8 Benefits for Homeschooling Special Needs

May 1, 2018
Written by:
Guest Author

While every child is special and has specific needs, some students learn differently than others. Students with special needs may have learning delays or behavior challenges, or they may work on a level that is different from their peers. We understand the challenges facing students with dyslexia, dysgraphia, ADD, ADHD, Autism, learning difficulties, hearing and vision loss, or any student who has difficulty being successful in a typical academic environment. We are able to address each student’s special academic, physical, social, or emotional challenge and work with you to help your student achieve academic success.

Many of our homeschooling families find that special needs students perform significantly better in the home environment as compared to the traditional classroom. Here are just a few benefits to homeschooling special needs students.

Work at Your Child’s Pace – Homeschool students do not have to keep up with other students in the classroom. They can work at their ideal pace. This allows for extra time to review concepts they find challenging. It can also allow special needs students to work ahead in their areas of strength.

Modified Yearly Calendar -As a homeschooler, you have the ability to modify your yearly school calendar. If your child needs extra time on specific lessons or needs more breaks than the average student, that’s ok. Take as little or as long as you need – perhaps even spending a full year, rather than 9 months, to finish up a grade level.


One-to-one Individualized Instruction – Many of our Calvert parents find that their special needs students work much better with one-to-one instruction rather than working with a group of students in a classroom setting. As your child’s Learning Guide, you will be able to explore each lesson with your child, answer his/her questions, and provide immediate feedback on your child’s work.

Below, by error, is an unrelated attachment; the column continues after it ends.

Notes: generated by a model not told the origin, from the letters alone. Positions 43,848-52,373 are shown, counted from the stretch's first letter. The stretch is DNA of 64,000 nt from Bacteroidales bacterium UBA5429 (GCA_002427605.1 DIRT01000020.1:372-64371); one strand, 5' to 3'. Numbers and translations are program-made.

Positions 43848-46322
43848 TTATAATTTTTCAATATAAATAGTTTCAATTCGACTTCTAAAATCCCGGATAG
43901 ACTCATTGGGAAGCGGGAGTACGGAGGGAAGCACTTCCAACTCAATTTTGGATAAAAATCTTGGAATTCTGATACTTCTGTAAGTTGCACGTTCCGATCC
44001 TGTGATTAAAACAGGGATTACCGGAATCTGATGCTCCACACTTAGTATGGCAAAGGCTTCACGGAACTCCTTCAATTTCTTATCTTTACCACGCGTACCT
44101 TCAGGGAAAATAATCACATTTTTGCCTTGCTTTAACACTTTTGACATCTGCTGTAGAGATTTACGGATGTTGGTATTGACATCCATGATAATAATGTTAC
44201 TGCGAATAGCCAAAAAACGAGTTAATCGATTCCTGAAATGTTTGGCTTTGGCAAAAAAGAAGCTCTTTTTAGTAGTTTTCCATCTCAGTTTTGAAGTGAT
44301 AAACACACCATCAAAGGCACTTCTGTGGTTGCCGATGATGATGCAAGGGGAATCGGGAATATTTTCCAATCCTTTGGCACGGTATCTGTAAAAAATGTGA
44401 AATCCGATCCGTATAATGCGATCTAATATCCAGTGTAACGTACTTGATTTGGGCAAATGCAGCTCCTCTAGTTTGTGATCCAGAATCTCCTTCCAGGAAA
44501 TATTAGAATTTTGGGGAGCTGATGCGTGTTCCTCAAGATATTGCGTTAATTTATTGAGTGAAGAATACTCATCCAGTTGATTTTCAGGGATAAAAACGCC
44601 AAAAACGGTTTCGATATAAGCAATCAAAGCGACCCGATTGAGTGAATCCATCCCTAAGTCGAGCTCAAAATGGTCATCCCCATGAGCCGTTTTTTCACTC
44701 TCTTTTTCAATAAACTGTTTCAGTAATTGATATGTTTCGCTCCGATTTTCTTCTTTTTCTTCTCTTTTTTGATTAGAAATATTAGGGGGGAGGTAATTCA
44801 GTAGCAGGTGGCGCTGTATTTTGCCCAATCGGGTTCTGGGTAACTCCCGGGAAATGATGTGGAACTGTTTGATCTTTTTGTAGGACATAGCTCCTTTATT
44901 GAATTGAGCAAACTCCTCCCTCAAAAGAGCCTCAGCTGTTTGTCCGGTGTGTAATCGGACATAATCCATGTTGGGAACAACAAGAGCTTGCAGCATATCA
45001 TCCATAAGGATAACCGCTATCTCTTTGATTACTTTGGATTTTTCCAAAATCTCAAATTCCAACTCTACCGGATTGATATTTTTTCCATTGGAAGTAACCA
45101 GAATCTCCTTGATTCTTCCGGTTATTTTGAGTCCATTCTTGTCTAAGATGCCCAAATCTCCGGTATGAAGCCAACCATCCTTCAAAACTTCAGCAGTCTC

Fewer Distractions -The homeschool setting allows you to set up a home classroom that is ideal for your child. You can keep distractions to a minimum by setting up a comfortable, quiet space for your child to ensure he/she can focus on school work without distractions typically found in the classroom environment.

Take Breaks as Needed – Students who have special needs, and especially those who struggle with attention disorders, often need extra breaks during the school day. Many of our Calvert families work with their students using modified daily schedules, allowing additional breaks for physical activity or small, short breaks that help students focus better.


Alternative Instructional Approaches – Special needs students often learn best by using alternative learning approaches. If your child is struggling to learn multiplication tables, try having him recite math facts while doing jumping jacks. If your child has difficulty with spelling words, trying having her spell each word out loud. When learning at home, you can identify the learning strategies that work best for your child and implement them in a way that works for both of you. This may include math manipulatives, whiteboards, chalkboards, hands-on learning, and multi-sensory learning strategies.

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Unlimited Testing Time – While students in a traditional school setting may have limitations on the time allotted for testing purposes, in the homeschool environment, students can take as long as needed for tests. Sometimes this extra time makes all the difference in the quality of the student’s work.

Special Accommodations – The homeschool environment allows students to use accommodations that help them learn or perform best. Students with handwriting issues or dysgraphia can use a keyboard to complete their assignments. Children who struggle with distraction or attention issues can use stress balls or other fidgets to help them pay attention or even walk about the room while discussing a topic. Children who have sensory issues that are often challenging in the school environment can perform exceptionally well in a home classroom with dim lighting, soft rugs, comfortable clothing, or even working in a bean bag chair.

Visit the Homeschooling with Special Needs Section.